Roy Jenkins was my father’s oldest friend. They first met when they were both at Oxford. When, afterwards, they both decided to go into politics, my father pipped him to the post. Much later, when I was growing up in Wiltshire, where we had a house, two of our neighbours were Roy and his pearl-pretty wife Jennifer.
I don’t remember much about Roy in those days except that he was a highly competitive tennis and croquet partner. My father played tennis rather as a drunkard attempts sex. There was not much bounce to the ounce. He raised his arm to serve, rotated it several times, all the while emitting loud and fantastical noises, and hit the ball into the net.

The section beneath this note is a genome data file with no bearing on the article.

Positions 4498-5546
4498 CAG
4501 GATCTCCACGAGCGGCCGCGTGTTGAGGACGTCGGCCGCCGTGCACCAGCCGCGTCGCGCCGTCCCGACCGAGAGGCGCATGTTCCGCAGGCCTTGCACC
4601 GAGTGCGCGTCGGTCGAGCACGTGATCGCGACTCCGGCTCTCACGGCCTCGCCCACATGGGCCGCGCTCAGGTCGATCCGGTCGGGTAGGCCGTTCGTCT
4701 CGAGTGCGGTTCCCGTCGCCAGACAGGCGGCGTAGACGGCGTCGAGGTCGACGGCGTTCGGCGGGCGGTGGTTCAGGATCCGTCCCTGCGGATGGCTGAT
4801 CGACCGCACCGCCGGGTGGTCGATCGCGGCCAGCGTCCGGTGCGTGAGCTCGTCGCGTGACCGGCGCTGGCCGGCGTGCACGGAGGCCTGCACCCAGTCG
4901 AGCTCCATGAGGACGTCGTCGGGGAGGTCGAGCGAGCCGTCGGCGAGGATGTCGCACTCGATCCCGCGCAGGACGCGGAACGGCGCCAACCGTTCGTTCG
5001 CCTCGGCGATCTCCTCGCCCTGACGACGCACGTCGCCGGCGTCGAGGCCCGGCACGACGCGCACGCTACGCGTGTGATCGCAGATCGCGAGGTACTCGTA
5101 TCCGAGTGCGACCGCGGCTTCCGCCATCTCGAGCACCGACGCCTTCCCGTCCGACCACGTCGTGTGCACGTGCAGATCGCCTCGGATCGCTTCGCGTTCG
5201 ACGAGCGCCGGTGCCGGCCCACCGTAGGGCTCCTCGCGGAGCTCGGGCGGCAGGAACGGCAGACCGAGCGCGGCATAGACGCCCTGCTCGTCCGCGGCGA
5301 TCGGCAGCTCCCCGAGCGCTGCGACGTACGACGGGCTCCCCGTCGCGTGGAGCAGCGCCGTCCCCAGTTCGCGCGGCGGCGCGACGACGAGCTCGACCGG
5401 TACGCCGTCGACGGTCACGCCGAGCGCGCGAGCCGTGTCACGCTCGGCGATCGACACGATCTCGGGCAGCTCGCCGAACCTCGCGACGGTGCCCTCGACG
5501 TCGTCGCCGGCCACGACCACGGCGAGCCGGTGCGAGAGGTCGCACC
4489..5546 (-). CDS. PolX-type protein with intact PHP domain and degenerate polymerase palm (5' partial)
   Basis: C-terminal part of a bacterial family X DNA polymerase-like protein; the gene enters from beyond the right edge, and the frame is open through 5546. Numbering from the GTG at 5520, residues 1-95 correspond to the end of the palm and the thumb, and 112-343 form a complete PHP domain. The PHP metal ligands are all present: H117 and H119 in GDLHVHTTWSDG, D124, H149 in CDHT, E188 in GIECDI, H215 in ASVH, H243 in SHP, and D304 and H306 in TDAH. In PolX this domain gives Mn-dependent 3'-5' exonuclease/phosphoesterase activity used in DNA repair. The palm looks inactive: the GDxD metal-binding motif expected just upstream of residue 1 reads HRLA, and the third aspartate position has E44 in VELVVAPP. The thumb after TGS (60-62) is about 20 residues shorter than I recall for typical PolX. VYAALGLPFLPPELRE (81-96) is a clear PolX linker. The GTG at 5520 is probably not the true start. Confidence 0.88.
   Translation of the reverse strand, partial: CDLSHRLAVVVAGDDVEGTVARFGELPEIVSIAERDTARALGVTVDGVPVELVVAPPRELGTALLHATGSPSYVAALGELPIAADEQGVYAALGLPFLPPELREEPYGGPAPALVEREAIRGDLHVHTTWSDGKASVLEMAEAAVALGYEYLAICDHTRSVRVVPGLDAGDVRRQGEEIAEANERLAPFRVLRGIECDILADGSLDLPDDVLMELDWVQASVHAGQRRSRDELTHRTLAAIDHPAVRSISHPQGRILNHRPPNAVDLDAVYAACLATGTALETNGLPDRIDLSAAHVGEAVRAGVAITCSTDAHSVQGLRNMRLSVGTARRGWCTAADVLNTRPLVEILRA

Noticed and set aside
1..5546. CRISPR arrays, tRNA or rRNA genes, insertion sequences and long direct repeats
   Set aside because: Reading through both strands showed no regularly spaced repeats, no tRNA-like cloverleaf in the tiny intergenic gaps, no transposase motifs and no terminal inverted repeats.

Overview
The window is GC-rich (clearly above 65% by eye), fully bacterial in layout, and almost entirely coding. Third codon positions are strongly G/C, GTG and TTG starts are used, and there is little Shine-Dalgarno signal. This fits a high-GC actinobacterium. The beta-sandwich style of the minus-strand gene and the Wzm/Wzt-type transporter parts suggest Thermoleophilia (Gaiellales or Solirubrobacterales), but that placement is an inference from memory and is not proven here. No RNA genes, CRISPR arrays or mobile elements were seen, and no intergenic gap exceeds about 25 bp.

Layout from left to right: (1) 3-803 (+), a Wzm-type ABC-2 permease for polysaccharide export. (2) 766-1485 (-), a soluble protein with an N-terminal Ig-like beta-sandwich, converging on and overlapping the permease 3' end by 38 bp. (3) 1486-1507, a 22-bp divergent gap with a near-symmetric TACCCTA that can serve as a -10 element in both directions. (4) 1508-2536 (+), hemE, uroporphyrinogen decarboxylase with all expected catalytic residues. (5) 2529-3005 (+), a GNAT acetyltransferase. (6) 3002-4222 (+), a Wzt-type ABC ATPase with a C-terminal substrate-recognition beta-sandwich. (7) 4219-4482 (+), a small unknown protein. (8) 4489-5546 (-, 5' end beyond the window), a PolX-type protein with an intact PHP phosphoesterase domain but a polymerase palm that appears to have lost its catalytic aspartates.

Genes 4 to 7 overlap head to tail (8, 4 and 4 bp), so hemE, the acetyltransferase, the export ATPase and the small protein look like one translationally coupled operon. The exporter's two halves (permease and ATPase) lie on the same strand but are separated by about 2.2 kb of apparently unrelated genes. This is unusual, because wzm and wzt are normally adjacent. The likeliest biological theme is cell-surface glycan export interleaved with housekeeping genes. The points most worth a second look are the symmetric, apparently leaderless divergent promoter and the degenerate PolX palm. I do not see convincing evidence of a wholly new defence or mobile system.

One Saturday, Roy visited us with a young man who had a job as a researcher at the BBC. As they arrived my father was fumbling through a game of tennis with another neighbour.
‘Do you know Mr Wyatt?’ asked Roy.
The young man was arch. ‘No, Mr Jenkins. I never watch Wimbledon.’
Croquet entailed even greater preparations than tennis. The croquet lawn was on the right side of the house. To touch it was verboten. After lunch, Roy would be taken to the lawn and a tremendous battle would begin which often ended with my father throwing down his mallet in a rage. Invariably, he blamed nature for his own lack of talent and would curse some harmless dandelion for throwing him off balance.
Now that Roy is dead, a few writers have brought up the old matter of ‘the permissive society’. The more extreme blame him for legalising homosexuality, while others say that his 1967 Medical Termination of Pregnancy Act produced abortion on demand. Another was the ending of the Lord Chamberlain’s right to censor plays, which might be blamed for the rapid growth of pornography.